Whether the compute of months from the first appearance of the moon, which divers nations have followed, be not a more perturbed way than that which accounts from the conjunction may seem of reasonable doubt;|| not only from the

• The cabala of the stars. + Greffarel out of R. Chomer. Athan. Kircher. in proæmio.

§ Robertus Hues de globis. || Hevel. Selenog. cap. 9.

uncertainty of its appearance in foul and cloudy weather, but unequal time in any, that is, sooner or later, according as the moon shall be in the signs of long descension, as Pisces, Aries, Taurus, in the perigeum or swiftest motion, and in the northern latitude; whereby sometimes it may be seen the very day of the change, as did observably happen, 1654, in the months of April and May. Or whether also the compute of the day be exactly made from the visible arising or setting of the sun, because the sun is sometimes naturally set, and under the horizon, when visibly it is above it; from the causes of refraction, and such as make us behold a piece of silver in a bason, when water is put upon it, which we could not discover before, as under the verge thereof.

Whether the globe of the earth be but a point in respect of the stars and firmament, or how if the rays thereof do fall upon a point, they are received in such variety of angles, appearing greater or lesser from differences of refraction?

Whether if the motion of the heavens should cease a while, all things would instantly perish; and whether this assertion doth not make the frame of sublunary things to hold too loose a dependency upon the first and conserving cause, at least impute too much unto the motion of the heavens, whose eminent activities are by heat, light, and influence, the motion itself being barren, or chiefly serving for the due application of celestial virtues unto sublunary bodies, as Cabeus hath learnedly observed.

Whether comets or blazing stars be generally of such terrible effects, as elder times have conceived them ;9 for since it is found that many, from whence these predictions are drawn, have been above the moon, why they may not be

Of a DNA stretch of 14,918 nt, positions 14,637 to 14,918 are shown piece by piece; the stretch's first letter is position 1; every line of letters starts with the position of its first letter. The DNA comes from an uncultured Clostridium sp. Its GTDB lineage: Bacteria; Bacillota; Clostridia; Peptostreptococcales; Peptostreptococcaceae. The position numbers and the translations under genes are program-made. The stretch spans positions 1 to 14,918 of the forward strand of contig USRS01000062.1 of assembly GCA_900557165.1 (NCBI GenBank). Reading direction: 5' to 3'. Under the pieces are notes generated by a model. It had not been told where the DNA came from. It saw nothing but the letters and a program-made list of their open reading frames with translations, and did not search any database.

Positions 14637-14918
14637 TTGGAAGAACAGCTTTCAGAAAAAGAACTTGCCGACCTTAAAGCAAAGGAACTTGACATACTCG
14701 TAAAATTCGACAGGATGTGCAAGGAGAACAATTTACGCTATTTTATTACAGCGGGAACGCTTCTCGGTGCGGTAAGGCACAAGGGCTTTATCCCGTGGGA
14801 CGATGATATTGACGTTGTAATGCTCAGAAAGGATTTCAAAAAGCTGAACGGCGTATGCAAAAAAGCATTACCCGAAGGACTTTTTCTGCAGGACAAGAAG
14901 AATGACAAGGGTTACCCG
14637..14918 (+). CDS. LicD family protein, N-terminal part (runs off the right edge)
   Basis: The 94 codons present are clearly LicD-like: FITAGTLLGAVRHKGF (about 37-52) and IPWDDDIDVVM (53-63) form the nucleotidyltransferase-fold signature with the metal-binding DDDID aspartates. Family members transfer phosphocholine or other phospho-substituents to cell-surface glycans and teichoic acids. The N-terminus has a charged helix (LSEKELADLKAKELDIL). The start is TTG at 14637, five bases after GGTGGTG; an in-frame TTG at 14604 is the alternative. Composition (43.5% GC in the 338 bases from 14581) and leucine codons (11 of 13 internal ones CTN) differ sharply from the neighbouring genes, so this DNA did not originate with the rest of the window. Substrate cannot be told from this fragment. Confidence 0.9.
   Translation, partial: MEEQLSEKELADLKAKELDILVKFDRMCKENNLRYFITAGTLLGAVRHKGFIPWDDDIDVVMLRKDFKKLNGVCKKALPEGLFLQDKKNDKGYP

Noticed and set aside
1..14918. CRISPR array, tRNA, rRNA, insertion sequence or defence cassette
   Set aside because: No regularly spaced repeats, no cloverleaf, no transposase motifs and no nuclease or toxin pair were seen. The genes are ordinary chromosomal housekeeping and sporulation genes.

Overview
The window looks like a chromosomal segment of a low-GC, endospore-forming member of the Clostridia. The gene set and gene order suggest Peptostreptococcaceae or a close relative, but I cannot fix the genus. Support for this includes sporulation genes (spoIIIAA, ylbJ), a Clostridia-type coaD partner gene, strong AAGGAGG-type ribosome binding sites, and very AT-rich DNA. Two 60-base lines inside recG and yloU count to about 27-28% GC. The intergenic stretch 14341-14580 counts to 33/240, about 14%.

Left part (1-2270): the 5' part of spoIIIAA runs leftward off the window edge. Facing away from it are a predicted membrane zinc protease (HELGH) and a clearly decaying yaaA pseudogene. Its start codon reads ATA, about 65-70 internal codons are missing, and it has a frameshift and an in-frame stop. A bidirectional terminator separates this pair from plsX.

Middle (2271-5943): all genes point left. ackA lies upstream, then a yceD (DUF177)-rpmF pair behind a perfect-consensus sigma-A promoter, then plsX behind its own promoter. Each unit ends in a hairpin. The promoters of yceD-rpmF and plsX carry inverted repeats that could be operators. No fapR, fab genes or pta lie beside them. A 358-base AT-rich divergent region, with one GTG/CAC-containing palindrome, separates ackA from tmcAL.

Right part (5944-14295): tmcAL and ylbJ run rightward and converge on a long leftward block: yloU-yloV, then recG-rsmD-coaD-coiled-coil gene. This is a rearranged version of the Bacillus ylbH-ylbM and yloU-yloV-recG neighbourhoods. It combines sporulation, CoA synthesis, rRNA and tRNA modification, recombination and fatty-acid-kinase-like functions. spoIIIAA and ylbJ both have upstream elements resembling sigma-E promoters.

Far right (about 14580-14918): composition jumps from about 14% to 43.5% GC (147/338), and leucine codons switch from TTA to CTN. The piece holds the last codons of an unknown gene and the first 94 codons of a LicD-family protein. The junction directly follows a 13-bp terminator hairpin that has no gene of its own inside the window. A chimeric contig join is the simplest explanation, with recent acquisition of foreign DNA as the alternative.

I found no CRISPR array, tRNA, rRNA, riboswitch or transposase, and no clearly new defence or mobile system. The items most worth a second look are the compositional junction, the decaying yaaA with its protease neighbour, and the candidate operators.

9 Whether comets, fc.) Aristotle con regions of the heavens, till they bave sidered them to be accidental fires or found out fit places for their residence, meteors, kindled in the atmosphere. which having pitched upon, they stop Kepler supposed them to be monsters, their irregular course, and being turned generated in celestial space !

into planets, move circularly about some Dr. Thomas Burnet says, that the star.-Charles Blount's Miscellaneous comets seem to him to be nothing else Works, p. 63. but (as one may say) the dead bodies of Tycho Brahe first ascertained, by obthe fixed stars unburied, and not as yet servations on the comet of 1577, that composed to rest; they, like shadows, comets are permanent bodies, like the wander up and down through the various planets.

qualified from their positions, and aspects which they hold with stars of favourable natures, or why since they may be conceived to arise from the effluviums of other stars, they may not retain the benignity of their originals; or since the natures of the fixed stars are astrologically differenced by the planets, and are esteemed martial or jovial, according to the colours whereby they answer these planets, why, although the red comets do carry the portentions of Mars, the brightly white should not be of the influence of Jupiter or Venus, answerably unto Cor Scorpii and Arcturus, is not absurd to doubt.